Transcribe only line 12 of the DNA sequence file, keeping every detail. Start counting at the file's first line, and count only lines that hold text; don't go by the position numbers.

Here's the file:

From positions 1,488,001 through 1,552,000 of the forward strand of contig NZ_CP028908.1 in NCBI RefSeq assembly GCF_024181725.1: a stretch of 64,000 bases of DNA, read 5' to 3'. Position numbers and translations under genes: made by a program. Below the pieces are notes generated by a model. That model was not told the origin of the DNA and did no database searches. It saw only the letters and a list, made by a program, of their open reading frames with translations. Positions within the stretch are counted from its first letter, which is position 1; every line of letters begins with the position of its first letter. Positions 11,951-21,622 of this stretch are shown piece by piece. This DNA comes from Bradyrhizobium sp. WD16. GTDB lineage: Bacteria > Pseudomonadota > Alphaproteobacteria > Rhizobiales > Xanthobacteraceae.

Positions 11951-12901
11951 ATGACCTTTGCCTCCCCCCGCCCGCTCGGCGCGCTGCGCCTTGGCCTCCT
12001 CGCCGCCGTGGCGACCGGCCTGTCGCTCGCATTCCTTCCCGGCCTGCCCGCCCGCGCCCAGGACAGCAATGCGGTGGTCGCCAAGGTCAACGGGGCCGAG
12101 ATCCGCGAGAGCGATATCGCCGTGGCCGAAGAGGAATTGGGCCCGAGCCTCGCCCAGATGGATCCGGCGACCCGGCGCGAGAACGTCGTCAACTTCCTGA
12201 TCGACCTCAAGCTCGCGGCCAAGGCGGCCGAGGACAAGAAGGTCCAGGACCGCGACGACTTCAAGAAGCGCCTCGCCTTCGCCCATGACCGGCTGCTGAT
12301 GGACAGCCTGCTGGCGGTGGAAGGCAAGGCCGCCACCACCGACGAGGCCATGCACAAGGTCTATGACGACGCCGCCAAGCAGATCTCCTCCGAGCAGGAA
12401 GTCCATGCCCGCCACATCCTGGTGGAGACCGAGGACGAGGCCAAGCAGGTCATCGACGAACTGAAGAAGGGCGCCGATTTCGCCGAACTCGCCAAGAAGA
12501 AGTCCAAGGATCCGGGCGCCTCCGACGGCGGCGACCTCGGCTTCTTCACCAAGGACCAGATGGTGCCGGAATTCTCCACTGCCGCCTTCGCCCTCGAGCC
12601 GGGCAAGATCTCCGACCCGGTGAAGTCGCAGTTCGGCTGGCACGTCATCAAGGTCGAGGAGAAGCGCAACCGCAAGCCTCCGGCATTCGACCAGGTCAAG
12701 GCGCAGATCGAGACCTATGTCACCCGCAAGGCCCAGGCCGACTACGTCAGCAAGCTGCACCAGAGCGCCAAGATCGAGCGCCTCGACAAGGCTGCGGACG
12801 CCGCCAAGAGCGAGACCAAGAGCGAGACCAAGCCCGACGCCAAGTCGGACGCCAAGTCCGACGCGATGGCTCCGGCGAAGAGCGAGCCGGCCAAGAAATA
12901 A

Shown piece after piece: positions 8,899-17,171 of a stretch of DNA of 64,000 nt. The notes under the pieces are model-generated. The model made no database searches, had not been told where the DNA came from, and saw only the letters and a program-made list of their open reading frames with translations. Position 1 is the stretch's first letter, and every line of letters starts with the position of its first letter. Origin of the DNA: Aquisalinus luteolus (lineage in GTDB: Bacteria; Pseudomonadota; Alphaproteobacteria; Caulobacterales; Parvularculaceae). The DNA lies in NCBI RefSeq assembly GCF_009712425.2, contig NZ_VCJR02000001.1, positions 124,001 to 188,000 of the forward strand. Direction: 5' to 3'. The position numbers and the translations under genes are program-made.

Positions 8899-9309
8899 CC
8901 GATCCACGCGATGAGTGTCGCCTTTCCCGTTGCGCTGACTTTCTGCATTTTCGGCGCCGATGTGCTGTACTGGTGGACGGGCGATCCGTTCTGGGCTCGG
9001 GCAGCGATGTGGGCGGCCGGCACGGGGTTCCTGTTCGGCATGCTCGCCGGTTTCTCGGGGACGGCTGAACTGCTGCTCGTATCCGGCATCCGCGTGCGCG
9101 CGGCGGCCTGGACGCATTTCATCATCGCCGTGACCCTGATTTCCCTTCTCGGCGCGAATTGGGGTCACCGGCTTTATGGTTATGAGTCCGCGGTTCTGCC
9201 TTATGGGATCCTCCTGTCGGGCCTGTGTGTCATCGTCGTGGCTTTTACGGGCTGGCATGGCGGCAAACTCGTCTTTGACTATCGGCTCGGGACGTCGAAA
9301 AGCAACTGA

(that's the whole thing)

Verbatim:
12801 CCGCCAAGAGCGAGACCAAGAGCGAGACCAAGCCCGACGCCAAGTCGGACGCCAAGTCCGACGCGATGGCTCCGGCGAAGAGCGAGCCGGCCAAGAAATA